This page contains documents and other resources related to children's care in Africa. Browse resources by region, country, or category. Resources related particularly to North Africa can also be found on the Middle East and North Africa page.
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The Youth Harvest Foundation Ghana (YHFG), a youth development organisation in Ghana, has called on the Government to take steps to reconcile the laws on consent to sex and law on marriage to help address sexual and reproductive health challenges of adolescents.
This webinar was hosted by the Transitioning Residential Care Working Group of the Transforming Children’s Care Global Collaborative Platform and showcased learning around the transition of residential care services.
This article explores the role resilience processes play in education and well-being outcomes for street-connected children. It draws on research and practice undertaken as part of the Building with Bamboo Programme (BwB) on resilience. BwB investigated the forms a resilience-based approach might usefully take in practice, the effect this has on promoting resilience in children, and how this resilience leads to improved outcomes in their lives.
GBP £50-55,000 equivalent - fixed in local currency. Salary will be determined based on experience and adjusted to the local market rate.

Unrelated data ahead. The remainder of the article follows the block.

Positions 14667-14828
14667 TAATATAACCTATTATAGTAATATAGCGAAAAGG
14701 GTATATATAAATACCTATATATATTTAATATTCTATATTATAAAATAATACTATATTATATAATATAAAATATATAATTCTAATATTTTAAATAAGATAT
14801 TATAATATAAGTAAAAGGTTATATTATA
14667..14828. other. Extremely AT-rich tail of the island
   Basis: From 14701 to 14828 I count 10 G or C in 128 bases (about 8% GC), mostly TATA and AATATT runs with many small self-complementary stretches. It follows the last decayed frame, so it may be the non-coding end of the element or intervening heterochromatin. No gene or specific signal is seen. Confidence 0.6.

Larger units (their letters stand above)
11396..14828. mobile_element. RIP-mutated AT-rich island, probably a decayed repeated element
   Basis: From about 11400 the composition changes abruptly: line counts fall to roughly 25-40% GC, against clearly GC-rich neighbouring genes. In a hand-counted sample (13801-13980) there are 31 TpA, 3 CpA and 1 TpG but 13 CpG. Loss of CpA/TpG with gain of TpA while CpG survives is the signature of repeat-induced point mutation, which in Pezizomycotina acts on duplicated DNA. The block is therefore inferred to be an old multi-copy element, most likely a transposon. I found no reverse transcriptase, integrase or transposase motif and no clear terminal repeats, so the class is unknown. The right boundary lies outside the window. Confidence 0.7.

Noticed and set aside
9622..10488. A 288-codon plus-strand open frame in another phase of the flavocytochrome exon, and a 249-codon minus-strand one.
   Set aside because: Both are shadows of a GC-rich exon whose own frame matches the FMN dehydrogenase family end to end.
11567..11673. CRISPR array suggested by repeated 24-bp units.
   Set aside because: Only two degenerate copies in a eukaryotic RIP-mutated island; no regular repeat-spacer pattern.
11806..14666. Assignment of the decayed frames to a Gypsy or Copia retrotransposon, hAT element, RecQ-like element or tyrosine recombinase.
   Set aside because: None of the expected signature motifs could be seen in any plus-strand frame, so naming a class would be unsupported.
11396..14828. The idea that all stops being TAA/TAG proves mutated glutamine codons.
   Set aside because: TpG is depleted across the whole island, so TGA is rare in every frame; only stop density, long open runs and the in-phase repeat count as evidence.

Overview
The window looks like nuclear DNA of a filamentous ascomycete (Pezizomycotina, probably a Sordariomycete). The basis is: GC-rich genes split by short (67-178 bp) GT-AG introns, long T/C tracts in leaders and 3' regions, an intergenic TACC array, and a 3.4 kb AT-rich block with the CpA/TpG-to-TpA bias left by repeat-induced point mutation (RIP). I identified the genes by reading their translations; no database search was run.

In this video Simon Kanyembo, Director of Social Services at ACE Zambia, addresses the following questions: why child welfare organizations should prefer family-based care to institutional care and response to children who are abandoned or unable to be reintegrated.
In this video Chilala Shilimi Nyendwa, Manager of the Family Preservation and Empowerment Program for ACE Zambia, addresses the following questions: social stigma facing reintegrated children; ability of families to financially support their children and how organizations might respond when families cannot; and child safety outside of institutional care.
In this video Daisy Muzukutwa, Executive Director of ACE Zambia, addresses the following questions: financial viability of reintegration; future of institutional staff after the transition; and where to begin when considering a transition.
In 2021 Changing the Way We Care (CTWWC) completed a household survey of children and caregivers, in demonstration countries Kenya and Guatemala, to understand their experience of CTWWC services, the protective factors in their families, and the status of child well-being. Part of CTWWC’s year-three evaluation, these resulting four reports are meant to help CTWWC partners, and other care reform actors within Guatemala and Kenya, better understand CTWWC’s impact through the end of the initiative’s third year.
This report contains the complete Kenya and Guatemala Household Survey results.